FRANKFORT, Ky. (AP) -- Industrial hemp's growth from the fringes to the political mainstream in Kentucky continued Thursday, with state Senate passage of a bill to strictly regulate the crop if the federal government lifts its current ban on the one-time agricultural staple in the Bluegrass state.
The bill, which would license hemp growers if the crop gains a federal reprieve, cleared the Senate on a 31-6 vote as supporters promoted its potential to diversify Kentucky farms in an era when tobacco's influence has waned. They said hemp's comeback would create processing and manufacturing jobs in converting the plant into products that include paper, clothing, auto parts, biofuels, food and lotions.
Sen. Paul Hornback, a tobacco farmer and the bill's lead sponsor, said Kentucky needs to be at the forefront of giving the versatile crop a chance if the federal ban is lifted. The Shelbyville Republican said he had heard recently from two companies interested in capitalizing on a hemp comeback in Kentucky, including a processing company in Canada looking to expand and offer production contracts to farmers.
"Give us the opportunity," Hornback said. "Put us in a position in Kentucky to give us an opportunity to see how this works. I don't think anybody knows exactly what the economic impact's going to be in Kentucky. We don't know what the economic viability is going to be."
The bill now heads to the House, where its prospects are much less certain.
"I think it'll have a little tougher time here," House Speaker Greg Stumbo told reporters.
Stumbo, D-Prestonsburg, said hemp supporters haven't yet proven there's a viable market for the crop that vanished from U.S. farms decades ago.
"It's not that we're saying 'no,'" Stumbo said. "We're simply saying that the evidence doesn't show that there's enough of a market to override the concerns that the law enforcement community has."
Law enforcement skeptics, including Kentucky State Police Commissioner Rodney Brewer, worry that officers will be unable to detect the difference between hemp and marijuana without costly lab tests. They worry marijuana growers would infiltrate hemp fields to plant small plots of pot. Supporters have tried to debunk that claim, saying growers would avoid hemp fields because the hemp would greatly diminish the potency of the marijuana.
Republican Sen. Chris Girdler of Somerset, who opposed the bill, expressed doubts about hemp's economic potential. He said he hopes he's wrong and that hemp produces thousands of jobs if it makes a comeback, but added, "Unfortunately, I believe that growing a Chia Pet would have as much economic prosperity as the growing of hemp."
U.S. retail sales of hemp products exceed $400 million per year, advocates say. Dozens of countries produce hemp, and most imported hemp is grown in Canada and Europe. Girdler said hemp producers there are supported by government subsidies, a claim disputed by national hemp advocates.
State Agriculture Commissioner James Comer, who has championed efforts to re-establish hemp, hailed the Senate vote.
"Today's bipartisan vote is the first step toward more opportunities for our farmers and jobs for Kentuckians," he said.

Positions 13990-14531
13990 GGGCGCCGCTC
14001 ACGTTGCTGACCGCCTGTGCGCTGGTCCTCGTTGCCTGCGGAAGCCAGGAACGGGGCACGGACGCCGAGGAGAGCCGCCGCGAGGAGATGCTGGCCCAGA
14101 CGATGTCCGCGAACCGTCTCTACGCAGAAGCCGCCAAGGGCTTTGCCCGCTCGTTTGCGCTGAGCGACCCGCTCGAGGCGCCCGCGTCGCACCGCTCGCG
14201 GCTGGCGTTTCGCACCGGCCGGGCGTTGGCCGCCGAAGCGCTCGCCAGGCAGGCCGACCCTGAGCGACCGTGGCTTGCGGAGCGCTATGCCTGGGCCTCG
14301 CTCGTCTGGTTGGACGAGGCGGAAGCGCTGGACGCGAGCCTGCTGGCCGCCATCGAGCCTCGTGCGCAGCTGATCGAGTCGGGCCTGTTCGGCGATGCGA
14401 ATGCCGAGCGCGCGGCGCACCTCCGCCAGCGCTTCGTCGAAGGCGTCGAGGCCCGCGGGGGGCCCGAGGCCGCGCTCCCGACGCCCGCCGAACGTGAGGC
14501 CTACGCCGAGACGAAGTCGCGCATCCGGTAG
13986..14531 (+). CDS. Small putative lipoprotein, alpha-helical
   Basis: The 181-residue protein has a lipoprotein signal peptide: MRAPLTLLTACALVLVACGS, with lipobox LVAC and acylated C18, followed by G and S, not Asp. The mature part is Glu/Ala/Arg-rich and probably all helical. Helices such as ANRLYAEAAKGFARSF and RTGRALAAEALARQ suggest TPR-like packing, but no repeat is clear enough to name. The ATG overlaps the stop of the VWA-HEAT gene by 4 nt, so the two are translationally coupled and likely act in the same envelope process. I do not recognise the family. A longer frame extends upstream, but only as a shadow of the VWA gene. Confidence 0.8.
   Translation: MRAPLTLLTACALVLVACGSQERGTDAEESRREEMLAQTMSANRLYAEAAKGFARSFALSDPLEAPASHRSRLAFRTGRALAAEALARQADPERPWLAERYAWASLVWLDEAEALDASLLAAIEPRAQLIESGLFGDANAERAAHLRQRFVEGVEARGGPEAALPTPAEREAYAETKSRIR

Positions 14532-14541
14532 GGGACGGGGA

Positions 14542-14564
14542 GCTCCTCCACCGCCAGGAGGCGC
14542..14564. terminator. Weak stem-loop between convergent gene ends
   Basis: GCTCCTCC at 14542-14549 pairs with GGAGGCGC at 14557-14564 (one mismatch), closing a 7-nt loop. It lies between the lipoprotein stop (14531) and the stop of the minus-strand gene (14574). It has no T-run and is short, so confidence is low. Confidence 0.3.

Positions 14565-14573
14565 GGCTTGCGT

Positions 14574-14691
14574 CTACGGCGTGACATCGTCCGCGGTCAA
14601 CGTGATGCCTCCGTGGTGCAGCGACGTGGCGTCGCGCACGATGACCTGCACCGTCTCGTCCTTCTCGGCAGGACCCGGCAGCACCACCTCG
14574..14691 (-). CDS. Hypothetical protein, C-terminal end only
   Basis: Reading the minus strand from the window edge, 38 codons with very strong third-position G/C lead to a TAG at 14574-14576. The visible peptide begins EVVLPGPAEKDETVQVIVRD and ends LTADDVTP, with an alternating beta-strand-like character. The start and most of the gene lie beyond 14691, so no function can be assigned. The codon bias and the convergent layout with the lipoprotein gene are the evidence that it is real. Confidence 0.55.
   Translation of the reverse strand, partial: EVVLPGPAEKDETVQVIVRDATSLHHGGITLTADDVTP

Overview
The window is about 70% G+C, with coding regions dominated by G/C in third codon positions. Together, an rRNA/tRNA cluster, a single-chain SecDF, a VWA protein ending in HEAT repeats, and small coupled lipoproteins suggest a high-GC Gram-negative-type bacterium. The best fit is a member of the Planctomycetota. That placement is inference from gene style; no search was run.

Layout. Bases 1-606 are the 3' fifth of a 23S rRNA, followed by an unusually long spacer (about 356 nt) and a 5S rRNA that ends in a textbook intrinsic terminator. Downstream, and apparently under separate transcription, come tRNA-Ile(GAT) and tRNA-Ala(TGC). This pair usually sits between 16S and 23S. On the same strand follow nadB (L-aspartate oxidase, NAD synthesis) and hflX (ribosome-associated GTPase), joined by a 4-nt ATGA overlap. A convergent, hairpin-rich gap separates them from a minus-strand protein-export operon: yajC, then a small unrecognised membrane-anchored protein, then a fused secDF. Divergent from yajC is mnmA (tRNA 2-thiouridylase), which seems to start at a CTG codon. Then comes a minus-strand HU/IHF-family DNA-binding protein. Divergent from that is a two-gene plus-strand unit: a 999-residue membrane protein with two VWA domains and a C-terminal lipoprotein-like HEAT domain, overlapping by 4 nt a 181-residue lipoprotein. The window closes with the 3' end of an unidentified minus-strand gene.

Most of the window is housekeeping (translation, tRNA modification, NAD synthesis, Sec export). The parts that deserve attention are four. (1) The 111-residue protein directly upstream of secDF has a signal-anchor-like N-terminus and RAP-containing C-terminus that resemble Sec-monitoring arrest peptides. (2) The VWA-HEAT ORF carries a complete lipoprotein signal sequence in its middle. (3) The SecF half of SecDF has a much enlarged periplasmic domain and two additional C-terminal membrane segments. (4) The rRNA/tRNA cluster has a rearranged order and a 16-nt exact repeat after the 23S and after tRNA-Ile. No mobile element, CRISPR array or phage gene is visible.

Last year, Comer re-convened an industrial hemp commission that had been dormant for years. Hemp support gained momentum with endorsements from many of Kentucky's most powerful politicians, including Republican U.S. Sens. Mitch McConnell and Rand Paul and U.S. Reps. John Yarmuth, the state's lone Democrat in the congressional delegation, and Thomas Massie, a Republican.
Comer has cautioned that hemp will remain absent from Kentucky until the federal government legalizes the crop.
On Thursday, McConnell and Paul introduced legislation in the U.S. Senate to allow the nation's farmers to grow industrial hemp. The measure, also sponsored by Oregon Sens. Jeff Merkley and Ron Wyden, both Democrats, would remove the crop from the list of controlled substances under federal law.
The Kentucky senators said hemp packs the potential to boost the state's economy and generate new jobs, especially in rural communities.
Paul made a pitch for hemp during a state Senate committee hearing on Monday. He even wore a shirt made of hemp fiber. Paul has said he would seek a federal waiver to allow for a resumption of hemp production in Kentucky if the federal legislation stalls.
If the bill in Kentucky is approved by the full Legislature, the Bluegrass state would join eight others that have taken steps to allow commercial hemp production, despite the federal ban.
Industrial hemp once thrived in Kentucky, but the leafy crop has been banned for decades since the federal government classified it as a controlled substance related to marijuana. Hemp has a negligible content of THC, the psychoactive compound that gives marijuana users a high.
Under the Kentucky bill, the state agriculture department would license hemp growers and production would be subject to inspection. Growers would undergo criminal background checks. A production license would be valid for one year and a grower would be limited to 10 acres for each license.
The legislation is Senate Bill 50.